Keeping World Malaria Day in the news in a time of pandemic
How to keep World Malaria Day in the news in a time of pandemic?
World Malaria Day is an international observance commemorated every year on 25th April to recognise global efforts to control malaria. In the context of COVID-19, WMD 2020 provided us with a unique set of challenges. How could we ensure malaria still felt relevant and urgent to the global health community? How could we generate media interest when the news was dominated by COVID-19? How could we ensure the same momentum and focus around this milestone without any physical events around the world?
We created a digital campaign to spread the message and cut through the noise.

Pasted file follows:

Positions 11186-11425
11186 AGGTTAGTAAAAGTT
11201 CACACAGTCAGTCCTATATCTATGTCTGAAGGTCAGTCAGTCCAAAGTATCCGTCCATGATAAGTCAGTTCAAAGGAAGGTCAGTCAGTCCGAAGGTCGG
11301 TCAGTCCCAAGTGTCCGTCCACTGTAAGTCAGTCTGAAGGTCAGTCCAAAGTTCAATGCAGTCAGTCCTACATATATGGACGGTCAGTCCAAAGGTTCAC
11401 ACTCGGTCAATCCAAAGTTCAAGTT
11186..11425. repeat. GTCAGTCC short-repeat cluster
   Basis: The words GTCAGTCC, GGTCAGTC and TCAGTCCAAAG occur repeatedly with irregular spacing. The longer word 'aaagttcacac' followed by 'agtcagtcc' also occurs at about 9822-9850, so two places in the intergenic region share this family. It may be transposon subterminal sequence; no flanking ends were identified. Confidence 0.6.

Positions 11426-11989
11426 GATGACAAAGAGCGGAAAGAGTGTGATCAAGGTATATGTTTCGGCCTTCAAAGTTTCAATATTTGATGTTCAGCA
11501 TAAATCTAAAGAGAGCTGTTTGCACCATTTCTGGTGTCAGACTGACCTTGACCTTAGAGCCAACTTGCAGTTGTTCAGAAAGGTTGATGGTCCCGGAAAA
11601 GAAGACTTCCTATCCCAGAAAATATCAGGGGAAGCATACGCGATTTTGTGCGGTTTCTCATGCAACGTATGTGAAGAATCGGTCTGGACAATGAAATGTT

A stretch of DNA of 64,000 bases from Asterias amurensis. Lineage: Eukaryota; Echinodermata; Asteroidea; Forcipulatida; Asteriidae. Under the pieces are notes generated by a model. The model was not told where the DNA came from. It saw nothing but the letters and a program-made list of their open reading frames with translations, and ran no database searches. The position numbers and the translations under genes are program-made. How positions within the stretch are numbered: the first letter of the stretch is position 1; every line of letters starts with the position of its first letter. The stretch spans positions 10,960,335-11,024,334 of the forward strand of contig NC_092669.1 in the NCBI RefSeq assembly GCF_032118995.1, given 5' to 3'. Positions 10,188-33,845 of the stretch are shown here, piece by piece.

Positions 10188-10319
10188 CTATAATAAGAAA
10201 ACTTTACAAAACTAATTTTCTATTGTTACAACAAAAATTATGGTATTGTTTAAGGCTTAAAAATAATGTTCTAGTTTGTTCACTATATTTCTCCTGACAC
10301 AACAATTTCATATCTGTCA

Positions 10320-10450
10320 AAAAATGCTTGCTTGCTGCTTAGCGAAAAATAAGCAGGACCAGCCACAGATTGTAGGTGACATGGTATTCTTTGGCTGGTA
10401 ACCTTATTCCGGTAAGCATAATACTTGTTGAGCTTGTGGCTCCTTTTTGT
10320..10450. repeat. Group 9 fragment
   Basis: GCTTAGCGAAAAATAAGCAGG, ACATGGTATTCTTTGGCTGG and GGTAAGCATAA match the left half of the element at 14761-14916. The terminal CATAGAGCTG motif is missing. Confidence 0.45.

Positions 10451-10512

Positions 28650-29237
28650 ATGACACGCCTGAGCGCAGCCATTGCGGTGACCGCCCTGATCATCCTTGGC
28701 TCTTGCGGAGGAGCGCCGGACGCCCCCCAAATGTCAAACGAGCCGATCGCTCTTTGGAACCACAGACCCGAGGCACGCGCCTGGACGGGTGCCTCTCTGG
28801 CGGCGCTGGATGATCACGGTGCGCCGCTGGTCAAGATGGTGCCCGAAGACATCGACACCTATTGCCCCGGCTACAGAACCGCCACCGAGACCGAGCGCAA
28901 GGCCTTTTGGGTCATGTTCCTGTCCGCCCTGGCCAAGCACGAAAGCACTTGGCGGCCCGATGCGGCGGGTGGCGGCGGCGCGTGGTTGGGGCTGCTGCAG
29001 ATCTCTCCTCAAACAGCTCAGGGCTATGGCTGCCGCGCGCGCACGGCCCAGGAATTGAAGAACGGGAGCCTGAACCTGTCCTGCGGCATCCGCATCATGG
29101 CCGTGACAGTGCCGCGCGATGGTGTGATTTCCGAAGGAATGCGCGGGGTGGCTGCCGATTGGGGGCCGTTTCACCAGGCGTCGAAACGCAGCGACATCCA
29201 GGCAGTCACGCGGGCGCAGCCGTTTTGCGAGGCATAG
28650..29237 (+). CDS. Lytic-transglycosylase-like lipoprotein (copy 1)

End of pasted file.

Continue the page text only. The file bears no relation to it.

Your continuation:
World Malaria Day 2020 became a virtual event in every sense. On social media, people around the world were encouraged to show their support for ending malaria through a ‘virtual applause’ for health workers and by posting selfies depicting a ‘0’ with their hand, in line with the annual theme: Zero Malaria Starts with Me. The messaging developed for the Day sought to show the relevance of efforts against malaria to strengthening health systems—our first line of defence against existing and emerging diseases.
In the media, new modelling data from the World Health Organization (WHO) was used to demonstrate the dire consequences if access to malaria prevention, diagnosis and treatment services was stopped, especially ahead of the rainy season. We worked with experts from partner organisations including WHO, the Global Fund and individual malaria affected countries to amplify these messages in the media. The key message that countries had a critical window to act was universally reported by outlets including Forbes, the BBC, Daily Telegraph, The Guardian, Devex, and Radio France Internationale, among others.
We made sure World Malaria Day got noticed...globally.